Wiener Prater

Wiener Prater

Vienna, Austria

Rating: 3 out of 5.

“Great if you prefer quantity over quality”

Vienna is a gem when it comes to stunning buildings and photogenic gardens. Still, I knew little about the Austrian capital until May 21, 2019. Some friends had told me about a beautiful city centre, but I didn’t knew the highlights of Vienna. The only sight I did recognise was a famous Ferris wheel. The Wiener Riesenrad often appears in tourist photos and travel guides. Just like the Singapore Flyer and the London Eye, it’s more than just a way to admire the surroundings from above; it’s a symbol. Anyone visiting Vienna should therefore take a picture of this huge structure. And do you know what makes it extra fun? At the foot of the Wiener Riesenrad lies an amusement park with just as many credits as Europa-Park.


Those who thought that urban amusement parks are a purely Scandinavian thing, were wrong. The phenomenon also exists in Paris, in Tokyo and here in the capital of Austria. The Wiener Prater has been here since 1766 and it has become a true monument in the European amusement park business. Over the years, a very impressive range of attractions has been built: I count 6 haunted houses, an equal number of bumper car tracks and not less than 13 roller coasters. If Prater would’ve kept all its rides from the past, there would’ve been a total of 36 roller coasters today.

When I enter the terrain from the western side, I immediately encounter Super 8er Bahn. The name of this ride promises a superb experience, but I have many reasons to doubt that. Super 8er Bahn was built by Pinfari and this Italian manufacturer isn’t known for its smooth roller coasters. My doubts are justified, as I’m facing two painful minutes. Super 8er Bahn is surprisingly fast, but the strangely designed vehicles don’t guarantee a pleasant ride. The compact layout is pretty decent, though.

The neighbouring Dizzy Mouse needs little comment. If you’ve visited a European funfair, you may know how Reverchon’s spinning wild mouse looks like. You may also know that the ride is everything but legendary. The layout shows an abundance of hairpin curves and it’s not the smoothest experience. No one with common sense would ever spend 4 euros on it… unless you’re a credit hunter. I’m guilty: I couldn’t resist the temptation and paid that amount for this mediocre ride.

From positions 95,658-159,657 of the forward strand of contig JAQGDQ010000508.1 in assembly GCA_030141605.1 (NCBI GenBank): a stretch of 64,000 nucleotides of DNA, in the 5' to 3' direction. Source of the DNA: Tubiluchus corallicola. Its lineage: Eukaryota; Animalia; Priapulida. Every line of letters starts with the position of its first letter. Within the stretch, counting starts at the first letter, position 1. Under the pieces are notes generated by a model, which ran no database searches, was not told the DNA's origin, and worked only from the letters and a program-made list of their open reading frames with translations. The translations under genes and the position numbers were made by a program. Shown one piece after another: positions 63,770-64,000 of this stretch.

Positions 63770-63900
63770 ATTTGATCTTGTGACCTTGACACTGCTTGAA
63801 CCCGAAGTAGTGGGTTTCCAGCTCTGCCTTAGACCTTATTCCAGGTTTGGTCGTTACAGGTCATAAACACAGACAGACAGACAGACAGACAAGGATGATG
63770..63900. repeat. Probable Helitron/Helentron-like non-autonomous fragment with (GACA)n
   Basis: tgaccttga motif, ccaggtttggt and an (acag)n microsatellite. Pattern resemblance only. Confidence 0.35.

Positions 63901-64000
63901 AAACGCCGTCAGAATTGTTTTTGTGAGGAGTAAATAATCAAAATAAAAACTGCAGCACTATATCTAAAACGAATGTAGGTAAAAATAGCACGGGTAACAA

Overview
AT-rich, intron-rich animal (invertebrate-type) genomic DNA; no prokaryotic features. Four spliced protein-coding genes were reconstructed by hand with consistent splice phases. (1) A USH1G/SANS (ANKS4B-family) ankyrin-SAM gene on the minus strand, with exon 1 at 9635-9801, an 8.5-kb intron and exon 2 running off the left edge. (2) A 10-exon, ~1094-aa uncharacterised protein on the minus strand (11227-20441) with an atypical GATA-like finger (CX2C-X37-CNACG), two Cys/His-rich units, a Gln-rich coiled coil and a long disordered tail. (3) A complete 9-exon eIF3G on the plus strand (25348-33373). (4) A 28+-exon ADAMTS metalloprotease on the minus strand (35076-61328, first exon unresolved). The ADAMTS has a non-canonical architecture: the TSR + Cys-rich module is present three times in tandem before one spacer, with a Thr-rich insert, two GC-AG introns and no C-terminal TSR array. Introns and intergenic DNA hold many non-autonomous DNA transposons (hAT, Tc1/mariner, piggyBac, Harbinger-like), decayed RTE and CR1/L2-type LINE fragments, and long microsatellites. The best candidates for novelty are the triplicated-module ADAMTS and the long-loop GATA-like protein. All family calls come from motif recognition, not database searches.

Super 8er Bahn cost 4.50 euros and Dizzy Mouse brought me 4.00 euros closer to poverty. Two bad roller coasters for the equivalent of one delicious cocktail. That sounds like a crime, but it is the harsh reality here at Wiener Prater. This is not an amusement park as we know it; it’s actually a permanent funfair with dozens of independent operators. There are some combination tickets available, but unfortunately there is no all-in option for the coasters. That’s why I pay separately for every credit I ride, which makes a visit to Prater relatively expensive. However, I don’t come here every week, so I don’t really mind paying another 5.00 euros for my next coaster. I’m talking about Insider, an indoor coaster. And honestly, this ride gives more value for money than the previous ones. The queue is some kind of walk-through with a mirror maze and a laser game. That queue eventually leads to a classic Spinning Wild Mouse by Maurer Rides. Sounds boring, but thanks to the loud techno music and some cool laser effects, the overall experience of Insider is fantastic.

At Dizzy Mouse, I defined myself as a credit hunter. But apparently, I’m not. When I encounter the yellow and red coloured Volare, literally every brain cell refuses to spend 5 euros on this thing. Don’t get me wrong: I love flying coasters. I enjoy a ride on Manta and I consider Galactica as the best roller coaster at Alton Towers. But this Zamperla model literally feels like pure torture. I already experienced the pain in the Finnish Särkänniemi and I gave it a second try at Canada’s Wonderland, but both times I concluded that Volare is the most horrible coaster model of all time. Riding it again today? No way.

Wiener Prater doesn’t care about the fact that certain attraction types are represented more than once. That’s why there are plenty of haunted houses, plenty of bumper cars and they’ve got quite a few wild mouse coasters as well. There are actually four of them. Thanks to Dizzy Mouse and Insider we’re already halfway, but Die Wilde Maus and Maskerade are still on my must do list. The first one is logically the most standard version. This Wild Mouse has the classic layout, the classic theme and gives the most predictable ride a Wild Mouse could give. Maskerade is a bit more unique. This spinning roller coaster was built by Gerstlauer, it’s mostly indoors and it’s fitted with an original cabaret theme. It’s therefore the most LGBT-friendly roller coaster at Prater, but the actual experience is underwhelming. With its track length of just 240 metres and a height of 10 metres, it’s just too small. Insider found an excellent way to make a Wild Mouse more exciting, but Maskerade’s attempt was considerably less successful.